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while these men may want the benefit of europe, they don't want all the rules. the cock's owner believes closure is inevitable. >> there are more people, neighbours are complaining. i can't move the venue. it will be difficult to change the venue. in time, france will succeed in closing all the cockpits. >> the sound of one tradition that is flourishing feels the air at night. it was the music of slaves. it used to be banned. it's important that islanders can practice their culture. >> i am french. how do i explain it. we are people of the world, we have a cultural wealth. before, people of my colour were not. my ancestors fought for the right. that's why i have to play. >> reporter: the island streets may look european, appearances are deceiving. on the slice of europe in the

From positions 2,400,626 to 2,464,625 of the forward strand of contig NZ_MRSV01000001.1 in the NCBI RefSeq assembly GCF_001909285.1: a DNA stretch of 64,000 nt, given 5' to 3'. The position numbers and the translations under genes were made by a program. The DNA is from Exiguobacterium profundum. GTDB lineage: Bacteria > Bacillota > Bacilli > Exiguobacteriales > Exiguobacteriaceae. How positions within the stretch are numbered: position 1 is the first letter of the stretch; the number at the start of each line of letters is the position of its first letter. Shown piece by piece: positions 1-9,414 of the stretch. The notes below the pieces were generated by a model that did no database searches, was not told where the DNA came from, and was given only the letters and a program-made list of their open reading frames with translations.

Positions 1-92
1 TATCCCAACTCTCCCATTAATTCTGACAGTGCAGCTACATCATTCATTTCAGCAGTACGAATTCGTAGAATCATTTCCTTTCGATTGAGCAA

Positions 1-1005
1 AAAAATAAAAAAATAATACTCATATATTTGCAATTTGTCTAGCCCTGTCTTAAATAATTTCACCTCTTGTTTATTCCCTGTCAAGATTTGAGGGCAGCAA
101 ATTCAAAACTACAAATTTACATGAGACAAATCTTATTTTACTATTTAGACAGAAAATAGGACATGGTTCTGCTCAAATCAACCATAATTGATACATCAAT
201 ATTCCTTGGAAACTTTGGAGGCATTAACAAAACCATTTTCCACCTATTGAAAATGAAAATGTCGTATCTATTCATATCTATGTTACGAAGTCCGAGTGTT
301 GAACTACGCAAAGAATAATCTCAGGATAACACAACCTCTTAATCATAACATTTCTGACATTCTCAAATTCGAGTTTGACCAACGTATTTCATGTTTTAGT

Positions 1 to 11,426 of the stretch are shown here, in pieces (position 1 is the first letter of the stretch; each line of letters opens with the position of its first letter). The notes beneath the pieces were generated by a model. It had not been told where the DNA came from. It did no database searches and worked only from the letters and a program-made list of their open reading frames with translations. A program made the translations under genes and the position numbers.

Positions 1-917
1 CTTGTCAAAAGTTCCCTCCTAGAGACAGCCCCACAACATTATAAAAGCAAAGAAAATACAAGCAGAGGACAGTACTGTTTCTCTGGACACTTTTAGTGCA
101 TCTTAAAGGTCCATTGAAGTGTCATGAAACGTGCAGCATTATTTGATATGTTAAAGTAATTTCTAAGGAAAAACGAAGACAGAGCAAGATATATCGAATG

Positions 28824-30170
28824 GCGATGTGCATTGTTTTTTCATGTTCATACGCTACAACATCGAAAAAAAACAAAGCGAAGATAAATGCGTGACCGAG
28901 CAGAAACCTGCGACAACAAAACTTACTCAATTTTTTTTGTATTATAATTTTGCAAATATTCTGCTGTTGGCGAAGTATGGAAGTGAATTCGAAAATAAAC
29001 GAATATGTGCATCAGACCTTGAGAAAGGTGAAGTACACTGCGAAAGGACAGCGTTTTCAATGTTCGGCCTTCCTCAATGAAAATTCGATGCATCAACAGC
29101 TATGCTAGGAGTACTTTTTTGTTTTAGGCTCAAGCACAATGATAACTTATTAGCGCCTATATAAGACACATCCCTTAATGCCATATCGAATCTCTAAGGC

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indian ocean, people move to their own beat. whether it's to the sound of a drum or the crow of a rooster, regardless of what paris is time for the sports news i'm del walters in new york. "america tonight" is next. on "america tonight", the weekend edition - racism, violence and clashes with the police, not where you think. >> nobody talks about the police deals with the police everyone is afraid of the police. >> stunning reports from south america and the community echoing the calls to make black lives matter also return to the flashpoint. a yea